You are here:   Home Articles Taratarini Hill Shrine through the ages

Taratarini Hill Shrine through the ages

Print PDF


Taratarini Hill Shrine through the ages   By; Ram Prasad Tripathy




BERHAMPUR:The famous Hill Shrine of Maa Tara Tarini is situated on the holy Tarini Parvat (Ratnagiri/Purnagiri), on the south bank of River Rushikulya at a distance of 30 km from Berhampur city in Odisha, India. Embedded in the hoary past, mentioned in the Puranas and the Tantras as the main seat of Sakti worship since times immemorial, the Tara Tarini Hill Shrine is an important pre-historic Sakti center. It is believed to be the Sthana Peetha or Breast shrine of Adi Sakti. This Hill Shrine is one of the oldest Shrines of Mother Goddess and is considered as one amongst the four major ancient Sakti centers of India, which draw their origin from the limbs of the Corpse of “Mata Sati” in Satya Yuga. The popular belief is that Breast of Goddess Sati fell here and hence it is revered as the Stana Peetha of Adi Shakti.  


Devi temple and Shakti temple


Scholars believe that not all the Devi temples or Durga temples are Shakti temples. They generally divide the temples of mother goddesses in to two broad categories namely, Shakti temples and Durga temples. Shakti temples are those which originated from the corpse of Mata Sati (the first spouse of Lord Siva) in Satya Yuga. As per the Puranas and religious texts, there are 4 Adi Shakti Peethas, 18 Maha Shakti Peethas, 51 Shakti Peethas and some Tantric religious texts recognize 108 Shakti Peethas present in various parts of India and even outside India. Whereas Durga temples are representing Goddesses Parvati (the second spouse of Lord Siva) and her incarnations. Except these Adi Shakti, Maha Shakti and Shakti Peethas all other temples are Durga Temples or Devi temples. It is believed that the Shakti Peethas represent Goddess Sati or Adi Shakti, which originated thousands of years ago.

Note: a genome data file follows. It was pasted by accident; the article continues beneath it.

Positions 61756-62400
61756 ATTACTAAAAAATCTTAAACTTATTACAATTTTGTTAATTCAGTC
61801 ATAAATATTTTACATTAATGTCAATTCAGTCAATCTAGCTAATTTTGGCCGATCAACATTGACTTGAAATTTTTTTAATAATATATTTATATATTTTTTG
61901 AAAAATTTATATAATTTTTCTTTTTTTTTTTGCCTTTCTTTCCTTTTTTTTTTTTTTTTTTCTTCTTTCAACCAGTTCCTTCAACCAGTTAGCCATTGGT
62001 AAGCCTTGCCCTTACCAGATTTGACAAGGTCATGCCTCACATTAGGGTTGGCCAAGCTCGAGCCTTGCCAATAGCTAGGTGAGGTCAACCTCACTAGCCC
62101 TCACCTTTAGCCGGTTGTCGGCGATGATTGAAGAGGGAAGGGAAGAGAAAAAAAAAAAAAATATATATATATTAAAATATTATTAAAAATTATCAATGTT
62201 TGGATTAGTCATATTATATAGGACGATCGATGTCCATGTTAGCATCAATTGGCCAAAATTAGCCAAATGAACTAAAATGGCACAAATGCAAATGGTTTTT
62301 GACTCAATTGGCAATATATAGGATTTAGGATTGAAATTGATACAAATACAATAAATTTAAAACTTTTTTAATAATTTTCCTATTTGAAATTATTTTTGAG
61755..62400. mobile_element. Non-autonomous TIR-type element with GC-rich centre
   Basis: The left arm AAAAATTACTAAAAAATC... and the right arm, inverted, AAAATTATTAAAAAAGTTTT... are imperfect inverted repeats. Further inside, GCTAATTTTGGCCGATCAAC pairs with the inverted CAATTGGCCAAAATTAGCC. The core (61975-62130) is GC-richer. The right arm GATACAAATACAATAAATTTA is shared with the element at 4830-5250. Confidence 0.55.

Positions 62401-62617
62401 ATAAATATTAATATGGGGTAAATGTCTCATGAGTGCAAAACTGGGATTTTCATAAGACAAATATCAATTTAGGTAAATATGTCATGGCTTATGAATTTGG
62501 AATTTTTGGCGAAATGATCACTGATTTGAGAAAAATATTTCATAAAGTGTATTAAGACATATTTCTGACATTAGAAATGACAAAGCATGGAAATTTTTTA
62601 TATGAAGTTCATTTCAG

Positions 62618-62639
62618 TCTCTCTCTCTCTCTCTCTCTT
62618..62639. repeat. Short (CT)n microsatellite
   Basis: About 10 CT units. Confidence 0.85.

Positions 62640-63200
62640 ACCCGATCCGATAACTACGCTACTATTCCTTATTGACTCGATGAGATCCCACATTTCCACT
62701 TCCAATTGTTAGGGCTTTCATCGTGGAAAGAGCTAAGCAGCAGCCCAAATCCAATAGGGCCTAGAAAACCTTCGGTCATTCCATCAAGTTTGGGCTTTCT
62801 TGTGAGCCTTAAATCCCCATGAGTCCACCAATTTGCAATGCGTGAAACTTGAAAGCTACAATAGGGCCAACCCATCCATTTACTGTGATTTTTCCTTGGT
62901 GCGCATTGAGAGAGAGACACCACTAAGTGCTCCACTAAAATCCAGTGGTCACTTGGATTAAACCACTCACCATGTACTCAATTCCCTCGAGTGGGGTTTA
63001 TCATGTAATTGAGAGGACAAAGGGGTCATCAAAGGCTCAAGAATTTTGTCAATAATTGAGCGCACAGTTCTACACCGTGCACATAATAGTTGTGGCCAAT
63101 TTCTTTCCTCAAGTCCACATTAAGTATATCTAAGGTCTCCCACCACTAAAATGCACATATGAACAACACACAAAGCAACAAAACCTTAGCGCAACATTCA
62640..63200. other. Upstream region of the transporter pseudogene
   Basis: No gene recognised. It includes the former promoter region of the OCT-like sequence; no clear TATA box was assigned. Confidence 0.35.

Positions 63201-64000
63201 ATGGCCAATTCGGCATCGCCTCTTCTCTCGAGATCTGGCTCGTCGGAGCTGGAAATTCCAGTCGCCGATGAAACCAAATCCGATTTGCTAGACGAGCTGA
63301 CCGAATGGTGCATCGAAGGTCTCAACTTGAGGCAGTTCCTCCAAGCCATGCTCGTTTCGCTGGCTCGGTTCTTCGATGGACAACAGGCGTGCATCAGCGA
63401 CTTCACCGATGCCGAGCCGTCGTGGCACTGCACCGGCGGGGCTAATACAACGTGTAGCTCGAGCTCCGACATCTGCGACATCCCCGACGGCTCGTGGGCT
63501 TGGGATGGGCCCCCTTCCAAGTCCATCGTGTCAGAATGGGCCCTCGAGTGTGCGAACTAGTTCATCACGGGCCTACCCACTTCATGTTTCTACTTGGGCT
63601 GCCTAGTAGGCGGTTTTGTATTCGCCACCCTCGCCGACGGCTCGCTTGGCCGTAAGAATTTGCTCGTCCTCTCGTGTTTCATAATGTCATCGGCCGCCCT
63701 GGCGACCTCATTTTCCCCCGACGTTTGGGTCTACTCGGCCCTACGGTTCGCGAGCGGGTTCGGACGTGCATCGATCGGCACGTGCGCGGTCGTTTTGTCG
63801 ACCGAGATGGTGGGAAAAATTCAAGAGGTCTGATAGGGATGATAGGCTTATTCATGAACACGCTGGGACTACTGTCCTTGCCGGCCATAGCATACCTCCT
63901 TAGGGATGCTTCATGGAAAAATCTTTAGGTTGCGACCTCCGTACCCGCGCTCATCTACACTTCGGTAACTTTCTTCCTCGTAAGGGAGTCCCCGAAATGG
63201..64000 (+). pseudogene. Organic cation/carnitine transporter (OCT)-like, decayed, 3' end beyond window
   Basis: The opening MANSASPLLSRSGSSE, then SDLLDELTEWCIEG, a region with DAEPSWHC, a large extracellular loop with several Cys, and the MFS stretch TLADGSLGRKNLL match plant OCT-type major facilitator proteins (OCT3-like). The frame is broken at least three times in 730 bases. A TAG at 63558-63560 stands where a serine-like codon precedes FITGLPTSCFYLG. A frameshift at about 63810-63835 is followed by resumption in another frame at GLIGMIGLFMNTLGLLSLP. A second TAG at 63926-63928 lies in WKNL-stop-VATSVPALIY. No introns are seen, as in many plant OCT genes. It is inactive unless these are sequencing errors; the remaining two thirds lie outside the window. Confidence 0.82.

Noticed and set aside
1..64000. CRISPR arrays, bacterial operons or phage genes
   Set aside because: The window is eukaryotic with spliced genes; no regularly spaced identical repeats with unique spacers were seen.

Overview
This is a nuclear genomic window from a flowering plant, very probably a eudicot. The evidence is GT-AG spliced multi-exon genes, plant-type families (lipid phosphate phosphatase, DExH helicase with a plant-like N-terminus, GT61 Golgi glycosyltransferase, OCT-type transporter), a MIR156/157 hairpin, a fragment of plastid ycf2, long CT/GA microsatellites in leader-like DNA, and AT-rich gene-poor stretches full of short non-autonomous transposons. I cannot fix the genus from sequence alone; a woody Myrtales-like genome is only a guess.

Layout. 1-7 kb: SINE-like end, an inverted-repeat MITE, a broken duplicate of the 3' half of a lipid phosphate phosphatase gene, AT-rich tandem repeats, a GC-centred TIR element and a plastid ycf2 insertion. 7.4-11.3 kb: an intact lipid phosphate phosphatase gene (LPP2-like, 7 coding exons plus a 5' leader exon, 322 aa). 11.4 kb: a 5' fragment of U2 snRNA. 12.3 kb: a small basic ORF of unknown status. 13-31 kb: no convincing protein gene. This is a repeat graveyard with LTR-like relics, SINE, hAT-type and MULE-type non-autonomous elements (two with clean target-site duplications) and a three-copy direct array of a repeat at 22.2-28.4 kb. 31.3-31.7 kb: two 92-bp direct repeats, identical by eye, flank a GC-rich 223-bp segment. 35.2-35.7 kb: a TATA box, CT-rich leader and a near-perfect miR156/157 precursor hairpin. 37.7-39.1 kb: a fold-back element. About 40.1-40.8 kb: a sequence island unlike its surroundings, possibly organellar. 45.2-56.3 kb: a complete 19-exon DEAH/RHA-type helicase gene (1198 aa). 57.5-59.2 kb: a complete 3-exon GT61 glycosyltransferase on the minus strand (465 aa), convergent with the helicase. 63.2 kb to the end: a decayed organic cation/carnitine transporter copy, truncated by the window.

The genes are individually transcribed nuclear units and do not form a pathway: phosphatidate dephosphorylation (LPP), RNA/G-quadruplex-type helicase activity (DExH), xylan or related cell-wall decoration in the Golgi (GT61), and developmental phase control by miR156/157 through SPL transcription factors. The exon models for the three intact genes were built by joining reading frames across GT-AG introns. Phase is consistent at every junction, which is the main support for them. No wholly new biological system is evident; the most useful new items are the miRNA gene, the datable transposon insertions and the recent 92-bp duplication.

Adi Shakti Peethas 

The great mythological texts including the Shiva Purana, the Kalika Purana (the Asthashakti), and the Devi Bhagavata all recognize the four major Shakti Peethas. Like (Bimala, Pada Khanda) inside the Jagannath Temple, Puri, Odisha, (Tara Tarini) Sthana Khanda (Breasts), near Berhampur, Odisha, (Kamakshi, Yoni khanda) near Guwahati, Assam and (Dakhina Kalika, Mukha khanda) in Kolkata, West Bengal originated from the limbs of the Corpse of Mata Sati. In a hymn, the Kalika Purana (Asthashakti) clearly says:


“Vimala Pada khandancha,

Stana khandancha Tarini (Tara Tarini),

Kamakhya Yoni khandancha,

Mukha khandancha Kalika (Kali)

Anga pratyanga sangena

Vishnu Chakra Kshate nacha……..”



Further explaining the importance of these four Peethas the Brihat Samhita also gives the geographical location of these Peethas. For Example:


“Rushikulya Tate Devi,

Tarakashya Mahagiri,

Tashya Srunge Stitha Tara,

Vasishta Rajitapara"



Thus, there is absolutely no dispute regarding these four famous Adi Shakti Peethas. Apart from these four religious texts recognized 51 other famous Shakti Peethas. The Peethanirnaya Tantra recognizes 52 Peethas and they are scattered all over India, Sri Lanka, Bangladesh, Nepal, Tibet and Pakistan. Besides listing 52 Maha-Peethas, the Shivacharita speaks about 26 more Upa-Peethas. The Bengali almanac, the Vishuddha Siddhanta Panjika, also describes about 52 Peethas. 

The abode of Maa Tara Tarini 

Adi Shakti Goddesses Tara Tarini have been regarded as the presiding deity (Ista-Devi) in many parts of India and in most of the households in Odisha. This Holy Shrine is situated in the eastern coast of India near the Bay of Bengal; about 30 kilometers away from the commercial nerve centre of Orissa, Berhampur. The historically famous Jaugada rock edict of Emperor Asoka and the pious river Rishikulya, which has been described in Rig Veda as ‘Gangayah Jyestha Bhagini’ (i.e. the elder sister of the Ganges), are also present near this holy shrine.